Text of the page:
Are you looking for a loan to buy a car or set up a business? Don't ask someone of the opposite sex, according to a 10-year study which found that male bank staff offer women worse interest rates and repayment terms – and vice versa.
The research, by
However, the research was not based on decisions made by a British bank.
Thorsten Beck, the professor behind the study, said gender bias could have harmful consequences for consumers and banks alike. "We found gender bias creeps into the decisions of loan officers when they deal with small loan requests from customers on whom they have little information"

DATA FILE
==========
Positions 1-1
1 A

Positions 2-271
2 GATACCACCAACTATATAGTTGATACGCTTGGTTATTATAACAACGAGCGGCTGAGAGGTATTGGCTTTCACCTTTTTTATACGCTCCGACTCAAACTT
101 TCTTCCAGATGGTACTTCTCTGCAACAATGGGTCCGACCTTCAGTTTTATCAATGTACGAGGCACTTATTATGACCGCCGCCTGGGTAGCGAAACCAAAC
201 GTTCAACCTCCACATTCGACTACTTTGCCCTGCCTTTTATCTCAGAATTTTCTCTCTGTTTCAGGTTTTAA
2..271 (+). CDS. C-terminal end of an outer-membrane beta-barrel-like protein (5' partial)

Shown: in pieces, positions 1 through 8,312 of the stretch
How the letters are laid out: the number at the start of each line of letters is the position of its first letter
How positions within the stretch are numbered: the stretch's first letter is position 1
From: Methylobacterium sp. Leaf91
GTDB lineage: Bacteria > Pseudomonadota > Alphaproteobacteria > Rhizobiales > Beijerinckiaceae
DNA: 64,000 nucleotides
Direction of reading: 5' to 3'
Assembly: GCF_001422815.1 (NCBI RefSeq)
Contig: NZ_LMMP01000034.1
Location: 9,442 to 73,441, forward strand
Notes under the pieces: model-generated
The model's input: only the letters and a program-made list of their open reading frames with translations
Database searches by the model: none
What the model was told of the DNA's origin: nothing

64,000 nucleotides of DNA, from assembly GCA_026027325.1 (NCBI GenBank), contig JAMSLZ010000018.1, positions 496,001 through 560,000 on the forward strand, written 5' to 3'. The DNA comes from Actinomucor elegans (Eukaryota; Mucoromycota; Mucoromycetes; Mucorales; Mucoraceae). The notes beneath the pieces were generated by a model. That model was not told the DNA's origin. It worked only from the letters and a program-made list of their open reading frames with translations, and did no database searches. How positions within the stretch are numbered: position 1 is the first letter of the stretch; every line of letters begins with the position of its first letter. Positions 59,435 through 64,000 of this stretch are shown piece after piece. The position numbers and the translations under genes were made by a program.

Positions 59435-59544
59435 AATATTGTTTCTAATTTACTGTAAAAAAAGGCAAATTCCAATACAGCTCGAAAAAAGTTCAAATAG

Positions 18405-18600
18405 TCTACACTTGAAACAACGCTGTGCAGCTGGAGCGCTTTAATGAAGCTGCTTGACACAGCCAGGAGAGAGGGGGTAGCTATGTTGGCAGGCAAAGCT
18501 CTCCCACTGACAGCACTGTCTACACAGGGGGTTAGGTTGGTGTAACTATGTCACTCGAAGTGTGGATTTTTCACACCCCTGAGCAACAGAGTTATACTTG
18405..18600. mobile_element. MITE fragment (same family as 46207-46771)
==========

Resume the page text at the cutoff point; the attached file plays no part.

He added that while it was an Albanian bank, it was the local operation of a larger international lender.
The worst gender bias among bank staff was from recent recruits rather than those with longer experience in granting loans. "Inexperienced bank staff matched to opposite-sex borrowers charge, on average, 0.6% higher interest rates," said Beck. But after a few years of working in the bank, decisions became more equalised.
Professor Beck said that knowing when gender discrimination was most likely to occur would help banks guard against it.
"We found that loan officers have less discretion to indulge in their gender preferences when banks face greater competition from outside lenders, leading managers to more closely monitor loan decisions, or in large branches, where it is easier to replace staff."
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